by Mark A. Noll
50 years ago, evangelicals were a sideshow of American culture. Since then, it's been a long, strange trip. Here's a look at the influences that shaped the movement.
Historically, evangelicalism has had integrity when it maintains the substance of classical Christian faith; it has exerted influence and enjoyed a broad appeal when it responds effectively to impulses within its host cultures. When evangelicals think only about honoring their heritage, they easily lose sight of the gospel imperative to evangelize and to be salt and light in the world. Conversely, when they think only about effective witness and responding to urgent psychological needs, they easily lose sight of the gospel imperative to preserve the truth in righteousness.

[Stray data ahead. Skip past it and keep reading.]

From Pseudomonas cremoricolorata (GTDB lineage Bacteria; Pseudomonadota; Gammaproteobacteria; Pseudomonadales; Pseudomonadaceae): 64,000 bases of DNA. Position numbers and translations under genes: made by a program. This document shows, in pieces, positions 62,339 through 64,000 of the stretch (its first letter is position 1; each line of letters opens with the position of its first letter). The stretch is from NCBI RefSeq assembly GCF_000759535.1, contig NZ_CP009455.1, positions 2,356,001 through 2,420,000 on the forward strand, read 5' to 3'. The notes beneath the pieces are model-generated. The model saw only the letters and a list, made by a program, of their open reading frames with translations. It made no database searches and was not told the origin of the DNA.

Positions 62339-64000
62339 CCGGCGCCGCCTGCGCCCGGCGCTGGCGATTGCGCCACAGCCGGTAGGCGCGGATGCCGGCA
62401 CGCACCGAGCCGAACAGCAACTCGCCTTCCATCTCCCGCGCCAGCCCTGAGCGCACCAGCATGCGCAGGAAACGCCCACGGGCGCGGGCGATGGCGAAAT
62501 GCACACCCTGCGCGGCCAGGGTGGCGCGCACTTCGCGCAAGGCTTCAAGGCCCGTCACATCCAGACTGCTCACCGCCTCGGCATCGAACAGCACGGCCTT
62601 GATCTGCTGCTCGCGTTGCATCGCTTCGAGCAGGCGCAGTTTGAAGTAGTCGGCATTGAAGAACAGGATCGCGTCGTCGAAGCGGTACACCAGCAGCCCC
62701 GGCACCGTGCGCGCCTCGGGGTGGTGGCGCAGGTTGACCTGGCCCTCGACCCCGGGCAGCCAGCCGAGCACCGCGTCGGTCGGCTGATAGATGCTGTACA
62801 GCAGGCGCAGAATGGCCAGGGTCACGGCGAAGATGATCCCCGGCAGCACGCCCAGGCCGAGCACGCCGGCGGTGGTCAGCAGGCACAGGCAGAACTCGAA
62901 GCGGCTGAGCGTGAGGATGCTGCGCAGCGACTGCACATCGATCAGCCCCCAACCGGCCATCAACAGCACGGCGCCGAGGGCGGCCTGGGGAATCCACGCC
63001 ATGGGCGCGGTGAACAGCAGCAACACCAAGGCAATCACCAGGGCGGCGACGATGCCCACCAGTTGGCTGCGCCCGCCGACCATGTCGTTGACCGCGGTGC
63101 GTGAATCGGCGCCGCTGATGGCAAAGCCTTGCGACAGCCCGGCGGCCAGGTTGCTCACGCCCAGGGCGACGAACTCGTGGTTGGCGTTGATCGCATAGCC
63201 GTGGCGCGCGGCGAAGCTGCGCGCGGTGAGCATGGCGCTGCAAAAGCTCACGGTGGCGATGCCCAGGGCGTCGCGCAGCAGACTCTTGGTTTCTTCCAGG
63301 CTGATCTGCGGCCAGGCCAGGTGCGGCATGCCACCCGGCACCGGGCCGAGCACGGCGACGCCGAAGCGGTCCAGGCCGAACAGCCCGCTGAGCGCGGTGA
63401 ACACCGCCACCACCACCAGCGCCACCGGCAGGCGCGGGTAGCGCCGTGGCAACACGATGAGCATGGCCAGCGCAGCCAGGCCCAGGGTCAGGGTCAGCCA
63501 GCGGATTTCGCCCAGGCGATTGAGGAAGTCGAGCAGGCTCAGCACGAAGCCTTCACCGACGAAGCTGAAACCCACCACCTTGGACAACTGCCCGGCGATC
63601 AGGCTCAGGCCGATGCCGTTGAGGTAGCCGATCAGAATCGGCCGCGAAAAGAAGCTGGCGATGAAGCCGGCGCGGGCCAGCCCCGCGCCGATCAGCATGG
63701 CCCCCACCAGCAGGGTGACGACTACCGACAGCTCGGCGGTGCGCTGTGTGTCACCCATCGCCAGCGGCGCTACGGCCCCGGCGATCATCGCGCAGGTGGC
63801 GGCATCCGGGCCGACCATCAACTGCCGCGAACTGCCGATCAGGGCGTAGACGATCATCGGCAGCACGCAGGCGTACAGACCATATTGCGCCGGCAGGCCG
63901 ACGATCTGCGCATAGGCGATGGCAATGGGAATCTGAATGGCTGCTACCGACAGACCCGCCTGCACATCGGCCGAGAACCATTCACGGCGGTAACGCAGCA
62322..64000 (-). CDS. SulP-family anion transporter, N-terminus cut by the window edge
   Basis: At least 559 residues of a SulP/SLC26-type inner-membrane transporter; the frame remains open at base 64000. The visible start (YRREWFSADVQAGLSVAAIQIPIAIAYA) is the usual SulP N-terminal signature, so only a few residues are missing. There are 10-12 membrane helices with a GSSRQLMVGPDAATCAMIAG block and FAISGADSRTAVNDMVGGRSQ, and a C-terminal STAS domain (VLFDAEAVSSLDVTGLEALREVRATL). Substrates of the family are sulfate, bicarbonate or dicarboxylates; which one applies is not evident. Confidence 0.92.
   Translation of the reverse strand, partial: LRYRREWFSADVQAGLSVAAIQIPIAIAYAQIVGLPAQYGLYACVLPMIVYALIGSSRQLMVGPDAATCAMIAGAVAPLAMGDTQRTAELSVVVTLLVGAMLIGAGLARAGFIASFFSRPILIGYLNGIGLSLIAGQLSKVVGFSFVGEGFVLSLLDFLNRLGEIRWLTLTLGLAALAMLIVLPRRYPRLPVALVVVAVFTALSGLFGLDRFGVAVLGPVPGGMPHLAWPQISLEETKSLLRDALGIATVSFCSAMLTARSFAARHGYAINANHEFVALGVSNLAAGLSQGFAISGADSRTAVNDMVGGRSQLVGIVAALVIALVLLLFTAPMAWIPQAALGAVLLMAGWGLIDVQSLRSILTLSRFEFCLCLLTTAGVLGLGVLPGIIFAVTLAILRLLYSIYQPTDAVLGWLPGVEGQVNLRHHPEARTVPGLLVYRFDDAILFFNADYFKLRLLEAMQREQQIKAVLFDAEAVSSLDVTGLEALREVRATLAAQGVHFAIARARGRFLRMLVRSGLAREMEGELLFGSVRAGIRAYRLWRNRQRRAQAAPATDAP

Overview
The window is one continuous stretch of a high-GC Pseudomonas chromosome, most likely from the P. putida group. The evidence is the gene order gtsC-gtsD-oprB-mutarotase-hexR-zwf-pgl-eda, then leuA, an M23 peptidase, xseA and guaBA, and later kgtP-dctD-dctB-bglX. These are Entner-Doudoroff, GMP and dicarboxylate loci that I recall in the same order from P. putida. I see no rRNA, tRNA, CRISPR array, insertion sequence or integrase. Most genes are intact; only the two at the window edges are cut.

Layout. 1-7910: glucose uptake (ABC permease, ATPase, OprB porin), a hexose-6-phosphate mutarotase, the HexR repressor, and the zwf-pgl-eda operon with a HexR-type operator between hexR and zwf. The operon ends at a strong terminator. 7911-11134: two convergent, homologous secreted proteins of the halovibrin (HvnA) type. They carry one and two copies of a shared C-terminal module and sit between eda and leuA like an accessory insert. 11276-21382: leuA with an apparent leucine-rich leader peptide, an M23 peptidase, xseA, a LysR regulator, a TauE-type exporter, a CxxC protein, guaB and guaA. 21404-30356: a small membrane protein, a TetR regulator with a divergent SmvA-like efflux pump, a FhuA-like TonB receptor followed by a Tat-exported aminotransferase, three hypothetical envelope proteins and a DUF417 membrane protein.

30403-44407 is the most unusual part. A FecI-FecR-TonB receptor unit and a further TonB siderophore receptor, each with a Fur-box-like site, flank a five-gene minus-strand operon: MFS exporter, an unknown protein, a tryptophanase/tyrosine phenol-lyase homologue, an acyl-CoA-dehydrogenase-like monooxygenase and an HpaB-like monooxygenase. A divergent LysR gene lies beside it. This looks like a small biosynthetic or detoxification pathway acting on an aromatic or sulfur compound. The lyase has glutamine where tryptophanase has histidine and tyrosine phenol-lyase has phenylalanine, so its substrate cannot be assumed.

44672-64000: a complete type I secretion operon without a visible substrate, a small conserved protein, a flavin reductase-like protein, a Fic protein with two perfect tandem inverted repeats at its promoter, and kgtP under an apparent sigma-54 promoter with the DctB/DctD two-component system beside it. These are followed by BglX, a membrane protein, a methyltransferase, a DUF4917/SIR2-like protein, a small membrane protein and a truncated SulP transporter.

In some earlier eras, the balance of theological integrity and cultural sensitivity moved mountains. At other times, loyalty to traditions led to separatistic stagnation, or lust for cultural relevance perverted the gospel into Christianity-lite.
During the first half of the 20th century, the stress had shifted toward preserving traditions. At the middle of the 20th century, evangelicals began to move back toward a balance.
But have evangelicals today moved too far? Has an overemphasis on preserving tradition been replaced by an overemphasis on connecting to the culture? For such supremely important questions, it is, of course, too early for a historical assessment. When the balance shifts too strongly to one without the other, it is merely sounding brass and a tinkling cymbal. But an evangelical resurgence that balances traditional faith and cultural relevance sounds a trumpet of salvation to the world.